It’s been a heady couple of days! In an article in the Boston Globe, the parent opposition to the unified enrollment proposal was loud and clear.
Unfortunately, in the rhetoric against the corporate charter movement, and against the agenda of large foundations that aren’t from Boston, the main point was lost. I think that these players have too much to say about our district system of education, but I am far more concerned that availability of free, high quality public education in the city is likely to suffer as a result of this enrollment plan.
Why spend the resources on a plan that could undermine that availability when we need to do so much more to improve?
And resources are the issue. From the 10 year master plan that the Mayor’s office has developed for the Boston Public Schools, in which local schools are expected to ‘merge,’ to the off-the-record conversations parents have had with municipal officials that hint at large numbers of school closures, to the Mayor’s own testimony that more charter schools should be phased in to the system, one thing that parents know for sure that our neighborhood district schools are under threat of closure.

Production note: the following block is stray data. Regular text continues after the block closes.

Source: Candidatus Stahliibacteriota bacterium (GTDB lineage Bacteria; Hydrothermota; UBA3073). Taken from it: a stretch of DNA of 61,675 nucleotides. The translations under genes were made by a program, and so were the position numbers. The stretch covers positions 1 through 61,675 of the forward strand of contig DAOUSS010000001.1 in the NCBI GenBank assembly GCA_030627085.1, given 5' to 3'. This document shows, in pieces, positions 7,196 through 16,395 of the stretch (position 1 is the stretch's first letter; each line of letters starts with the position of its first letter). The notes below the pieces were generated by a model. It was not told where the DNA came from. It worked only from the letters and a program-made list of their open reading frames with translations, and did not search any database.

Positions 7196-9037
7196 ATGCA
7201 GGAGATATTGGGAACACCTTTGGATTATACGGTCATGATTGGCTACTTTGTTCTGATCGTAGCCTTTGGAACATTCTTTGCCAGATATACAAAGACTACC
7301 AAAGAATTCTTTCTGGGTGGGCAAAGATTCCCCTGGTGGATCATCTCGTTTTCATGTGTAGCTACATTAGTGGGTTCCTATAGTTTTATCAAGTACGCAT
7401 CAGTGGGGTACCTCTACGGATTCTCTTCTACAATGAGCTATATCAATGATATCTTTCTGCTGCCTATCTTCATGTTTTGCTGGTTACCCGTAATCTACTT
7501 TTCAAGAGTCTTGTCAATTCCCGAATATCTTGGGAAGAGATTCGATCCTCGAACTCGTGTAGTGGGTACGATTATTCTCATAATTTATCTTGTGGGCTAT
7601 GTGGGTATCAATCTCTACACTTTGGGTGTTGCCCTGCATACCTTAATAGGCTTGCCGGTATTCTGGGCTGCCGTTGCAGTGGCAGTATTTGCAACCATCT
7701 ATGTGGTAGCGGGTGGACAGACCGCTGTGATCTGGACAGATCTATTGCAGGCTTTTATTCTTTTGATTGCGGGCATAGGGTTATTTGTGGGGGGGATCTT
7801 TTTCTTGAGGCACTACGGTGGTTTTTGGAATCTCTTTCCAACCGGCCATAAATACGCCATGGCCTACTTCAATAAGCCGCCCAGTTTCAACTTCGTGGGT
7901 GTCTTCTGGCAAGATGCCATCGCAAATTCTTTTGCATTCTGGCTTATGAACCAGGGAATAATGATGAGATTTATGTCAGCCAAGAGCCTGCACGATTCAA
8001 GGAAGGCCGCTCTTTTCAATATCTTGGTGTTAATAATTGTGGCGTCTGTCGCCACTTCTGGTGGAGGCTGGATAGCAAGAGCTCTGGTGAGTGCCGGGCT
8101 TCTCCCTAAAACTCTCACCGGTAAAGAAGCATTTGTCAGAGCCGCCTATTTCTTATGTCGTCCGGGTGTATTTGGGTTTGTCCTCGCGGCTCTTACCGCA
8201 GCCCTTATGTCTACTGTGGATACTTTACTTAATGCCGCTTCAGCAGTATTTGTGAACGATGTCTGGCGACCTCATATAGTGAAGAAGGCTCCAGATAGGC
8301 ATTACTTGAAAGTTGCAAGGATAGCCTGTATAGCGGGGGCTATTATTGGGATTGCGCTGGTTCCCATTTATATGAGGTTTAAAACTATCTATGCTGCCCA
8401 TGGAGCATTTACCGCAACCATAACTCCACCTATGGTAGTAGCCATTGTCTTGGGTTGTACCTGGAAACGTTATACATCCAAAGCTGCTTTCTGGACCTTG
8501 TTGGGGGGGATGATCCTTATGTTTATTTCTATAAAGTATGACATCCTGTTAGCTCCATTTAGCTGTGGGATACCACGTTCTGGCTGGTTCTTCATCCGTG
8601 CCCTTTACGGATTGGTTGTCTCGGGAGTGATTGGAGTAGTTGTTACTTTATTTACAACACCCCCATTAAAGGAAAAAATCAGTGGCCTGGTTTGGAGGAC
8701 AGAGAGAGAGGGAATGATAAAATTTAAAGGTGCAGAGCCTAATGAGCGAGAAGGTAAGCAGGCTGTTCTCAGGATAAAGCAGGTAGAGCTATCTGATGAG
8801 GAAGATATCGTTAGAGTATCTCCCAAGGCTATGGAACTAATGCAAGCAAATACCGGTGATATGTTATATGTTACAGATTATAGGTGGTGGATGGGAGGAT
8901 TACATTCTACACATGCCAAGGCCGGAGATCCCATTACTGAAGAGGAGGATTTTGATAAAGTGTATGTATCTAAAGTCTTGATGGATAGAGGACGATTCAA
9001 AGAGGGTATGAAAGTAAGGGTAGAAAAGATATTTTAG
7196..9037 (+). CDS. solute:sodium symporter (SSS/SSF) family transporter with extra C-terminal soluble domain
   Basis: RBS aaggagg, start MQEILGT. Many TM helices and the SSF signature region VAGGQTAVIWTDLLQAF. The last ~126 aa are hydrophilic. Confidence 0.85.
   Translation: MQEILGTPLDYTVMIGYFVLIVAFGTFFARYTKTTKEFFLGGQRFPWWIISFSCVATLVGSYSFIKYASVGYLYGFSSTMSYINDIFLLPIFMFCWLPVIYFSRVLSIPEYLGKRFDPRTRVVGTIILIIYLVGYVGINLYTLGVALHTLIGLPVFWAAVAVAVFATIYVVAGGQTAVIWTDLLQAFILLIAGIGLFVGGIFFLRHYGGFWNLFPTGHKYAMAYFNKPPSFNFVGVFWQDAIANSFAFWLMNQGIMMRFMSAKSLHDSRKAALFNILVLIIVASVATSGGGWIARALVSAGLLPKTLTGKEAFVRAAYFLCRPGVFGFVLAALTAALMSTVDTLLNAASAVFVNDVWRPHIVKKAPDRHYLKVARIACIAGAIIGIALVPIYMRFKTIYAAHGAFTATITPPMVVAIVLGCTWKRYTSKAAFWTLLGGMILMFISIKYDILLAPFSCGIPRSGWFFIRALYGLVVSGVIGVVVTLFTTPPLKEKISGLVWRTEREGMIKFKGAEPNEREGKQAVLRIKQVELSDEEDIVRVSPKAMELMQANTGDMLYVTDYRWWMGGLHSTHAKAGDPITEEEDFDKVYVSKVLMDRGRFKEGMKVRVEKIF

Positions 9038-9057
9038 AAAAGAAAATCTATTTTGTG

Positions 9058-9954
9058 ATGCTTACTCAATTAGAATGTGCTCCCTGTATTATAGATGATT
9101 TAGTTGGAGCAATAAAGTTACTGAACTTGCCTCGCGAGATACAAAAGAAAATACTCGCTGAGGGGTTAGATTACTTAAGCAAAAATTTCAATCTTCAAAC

More district school closures will inevitably lead to charter schools opened their place. Publicly funded charter schools in theory are supposed to lead to better outcomes for our kids. And plenty of parents with their kids enrolled in charter schools in the city like their experiences. But in practice, charter school outcomes have so far been lackluster, compared to the hype. Charter school disciplinary tactics are questionable . And charter schools simply don’t take the neediest kids: the children with special needs, and English language learners .
So, kids who can be educated in the neighborhood will be forced into a newly opened charter school that is likely not delivering on its promise. And the neighbor’s kids who have special needs? They’ll be bused outside of the community to a district school further away.
The situation is further worsened by the pernicious budget reality that district schools are not funded at the same level as charter schools. For now, there is a cap on the number of charter schools that can be established (the cap applies to charters that are independent from the local school district, versus those that must be approved by the host school district), but there is also a move to lift the cap via a ballot question next year.
Right now, the city pouring resources into unifying BPS and charter school enrollment procedures is a tricky political maneuver that does nothing to solve these problems.